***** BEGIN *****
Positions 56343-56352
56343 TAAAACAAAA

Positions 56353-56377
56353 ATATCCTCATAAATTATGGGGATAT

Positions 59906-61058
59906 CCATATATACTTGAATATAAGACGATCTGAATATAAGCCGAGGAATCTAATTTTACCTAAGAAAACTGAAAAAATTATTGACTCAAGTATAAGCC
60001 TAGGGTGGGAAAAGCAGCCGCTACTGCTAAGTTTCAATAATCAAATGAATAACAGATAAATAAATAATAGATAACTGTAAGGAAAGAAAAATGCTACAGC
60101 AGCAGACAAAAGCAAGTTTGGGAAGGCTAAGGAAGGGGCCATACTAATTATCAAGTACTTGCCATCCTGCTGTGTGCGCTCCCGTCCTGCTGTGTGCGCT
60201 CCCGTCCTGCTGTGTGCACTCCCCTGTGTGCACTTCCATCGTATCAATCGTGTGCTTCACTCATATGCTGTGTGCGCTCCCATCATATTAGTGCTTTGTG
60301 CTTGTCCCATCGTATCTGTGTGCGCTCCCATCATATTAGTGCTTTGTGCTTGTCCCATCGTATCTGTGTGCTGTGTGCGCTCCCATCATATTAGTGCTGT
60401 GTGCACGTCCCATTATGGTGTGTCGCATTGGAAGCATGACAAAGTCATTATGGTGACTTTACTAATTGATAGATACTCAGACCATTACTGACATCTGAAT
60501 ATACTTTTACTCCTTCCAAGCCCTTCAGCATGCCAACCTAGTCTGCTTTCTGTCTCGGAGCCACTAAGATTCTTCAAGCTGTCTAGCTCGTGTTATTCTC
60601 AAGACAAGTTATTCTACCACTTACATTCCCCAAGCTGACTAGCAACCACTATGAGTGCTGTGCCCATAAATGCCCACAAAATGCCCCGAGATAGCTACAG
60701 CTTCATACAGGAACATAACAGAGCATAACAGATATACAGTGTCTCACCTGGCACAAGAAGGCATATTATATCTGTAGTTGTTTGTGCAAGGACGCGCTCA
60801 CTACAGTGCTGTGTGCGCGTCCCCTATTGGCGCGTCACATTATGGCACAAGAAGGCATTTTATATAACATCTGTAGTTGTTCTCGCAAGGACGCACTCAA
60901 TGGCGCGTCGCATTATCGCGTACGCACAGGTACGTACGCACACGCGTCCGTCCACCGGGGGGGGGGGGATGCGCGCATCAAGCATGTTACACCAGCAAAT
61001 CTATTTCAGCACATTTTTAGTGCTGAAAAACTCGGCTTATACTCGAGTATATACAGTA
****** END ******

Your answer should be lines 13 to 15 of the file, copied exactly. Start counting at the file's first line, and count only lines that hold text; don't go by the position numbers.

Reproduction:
60601 AAGACAAGTTATTCTACCACTTACATTCCCCAAGCTGACTAGCAACCACTATGAGTGCTGTGCCCATAAATGCCCACAAAATGCCCCGAGATAGCTACAG
60701 CTTCATACAGGAACATAACAGAGCATAACAGATATACAGTGTCTCACCTGGCACAAGAAGGCATATTATATCTGTAGTTGTTTGTGCAAGGACGCGCTCA
60801 CTACAGTGCTGTGTGCGCGTCCCCTATTGGCGCGTCACATTATGGCACAAGAAGGCATTTTATATAACATCTGTAGTTGTTCTCGCAAGGACGCACTCAA